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Page:Harvard Law Review Volume 1.djvu/397

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ment of any other chose in action. The assignee is merely the person designated to receive the insurance, and he acquires only the rights of the assignor, and is subject to all the defences which the insurers have or may have against the person originally insured. No element of the personal contract is violated, for it is of no consequence to the insurers who receives the insurance money, so long as they are free from the claims of the person originally insured.[1]

But where the property insured is sold, and the policy is assigned, an entirely different question is raised. In this case, the person originally insured has parted with his entire interest in the subject-matter of the contract. He can suffer no loss, for he had no interest in the property at the time of the loss. The insurers cannot indemnify him, for he has no interest which can be the subject of indemnity. That interest is in the assignee, a stranger to the contract, who is neither a party nor a privy to the original contract, and it is he who suffers the loss.[2] If, then, the contract can be assigned, seemingly the whole conception of a personal contract will be done away with.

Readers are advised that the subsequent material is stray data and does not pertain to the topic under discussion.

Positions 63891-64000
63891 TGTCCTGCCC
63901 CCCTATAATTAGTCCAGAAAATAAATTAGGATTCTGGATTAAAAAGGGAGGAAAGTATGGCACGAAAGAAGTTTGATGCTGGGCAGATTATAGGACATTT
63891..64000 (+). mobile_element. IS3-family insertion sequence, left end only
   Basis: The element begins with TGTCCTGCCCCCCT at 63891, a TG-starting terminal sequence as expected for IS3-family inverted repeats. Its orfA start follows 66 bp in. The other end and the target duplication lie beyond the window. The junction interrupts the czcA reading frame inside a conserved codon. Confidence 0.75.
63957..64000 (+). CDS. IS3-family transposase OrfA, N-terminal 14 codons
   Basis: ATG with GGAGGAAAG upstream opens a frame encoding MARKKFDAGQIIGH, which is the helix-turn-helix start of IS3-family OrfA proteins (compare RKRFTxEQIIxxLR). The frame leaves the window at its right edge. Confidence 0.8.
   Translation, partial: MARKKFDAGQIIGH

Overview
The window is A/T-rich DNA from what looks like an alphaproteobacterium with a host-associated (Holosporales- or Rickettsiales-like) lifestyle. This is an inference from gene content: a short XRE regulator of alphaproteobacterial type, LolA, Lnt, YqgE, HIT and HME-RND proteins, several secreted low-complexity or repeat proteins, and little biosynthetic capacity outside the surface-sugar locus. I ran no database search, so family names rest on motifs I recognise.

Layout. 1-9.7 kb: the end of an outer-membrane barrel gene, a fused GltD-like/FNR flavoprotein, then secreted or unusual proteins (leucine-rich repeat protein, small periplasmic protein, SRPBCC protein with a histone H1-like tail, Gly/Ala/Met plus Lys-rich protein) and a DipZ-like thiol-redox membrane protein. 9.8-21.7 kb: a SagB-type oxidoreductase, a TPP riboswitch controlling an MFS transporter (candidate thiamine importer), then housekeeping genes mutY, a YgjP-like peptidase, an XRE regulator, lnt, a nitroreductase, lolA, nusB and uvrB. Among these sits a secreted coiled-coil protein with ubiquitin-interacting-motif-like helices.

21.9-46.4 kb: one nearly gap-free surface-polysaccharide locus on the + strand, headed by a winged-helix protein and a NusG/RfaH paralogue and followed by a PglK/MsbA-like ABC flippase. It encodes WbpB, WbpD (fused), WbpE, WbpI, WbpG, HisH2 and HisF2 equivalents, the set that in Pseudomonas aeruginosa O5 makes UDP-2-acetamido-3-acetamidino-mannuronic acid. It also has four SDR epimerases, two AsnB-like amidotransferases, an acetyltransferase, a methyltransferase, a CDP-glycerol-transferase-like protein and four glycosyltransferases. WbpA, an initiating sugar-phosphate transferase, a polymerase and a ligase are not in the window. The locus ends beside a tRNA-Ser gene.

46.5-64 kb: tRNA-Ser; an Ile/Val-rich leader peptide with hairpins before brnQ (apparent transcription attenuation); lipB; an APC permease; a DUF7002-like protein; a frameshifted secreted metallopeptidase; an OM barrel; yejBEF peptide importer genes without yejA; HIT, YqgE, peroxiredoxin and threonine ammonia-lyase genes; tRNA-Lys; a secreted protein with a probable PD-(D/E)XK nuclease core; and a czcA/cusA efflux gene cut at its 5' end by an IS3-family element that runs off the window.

This objection was clearly seen by Chief Justice Shaw in Fogg v. Middlesex Mutual Fire Insurance Co.[3] “After such sale” (says Judge Shaw, referring to the sale of the property insured), “if nothing more is done,—no surrender or exchange of the policy,—and the goods should be burnt, nobody could recover on the policy; not the original assured, for he has sustained no loss; the property was not his, and the loss of it was not his loss; not the purchaser, because he has no contract with the company. And although in popular language the goods are said to be insured against loss by fire, yet, in legal effect, the original assured obtains a guaranty by the contract that he shall sustain no damage by their destruction by fire. But in case of such sale or alienation of the insured property, the original assured having no longer any interest in the policy, except to claim a return of premium, if he will assign his policy or his contract of insurance to such purchaser, and the company assent to it, here is a new and original contract embracing all the elements of a contract of insurance between the assignee and


  1. Fogg v. Middlesex Mut. F. Ins. Co., 10 Cush. 337; Carpenter v. Providence Washington Ins. Co., 16 Peters, 495 (1842); Loring v. M’f’rs Ins. Co., 8 Gray, 28 (1857).
  2. Lynch v. Dalzell (supra); Sadlers Co. v. Badcock (supra).
  3. 10 Cush. 337.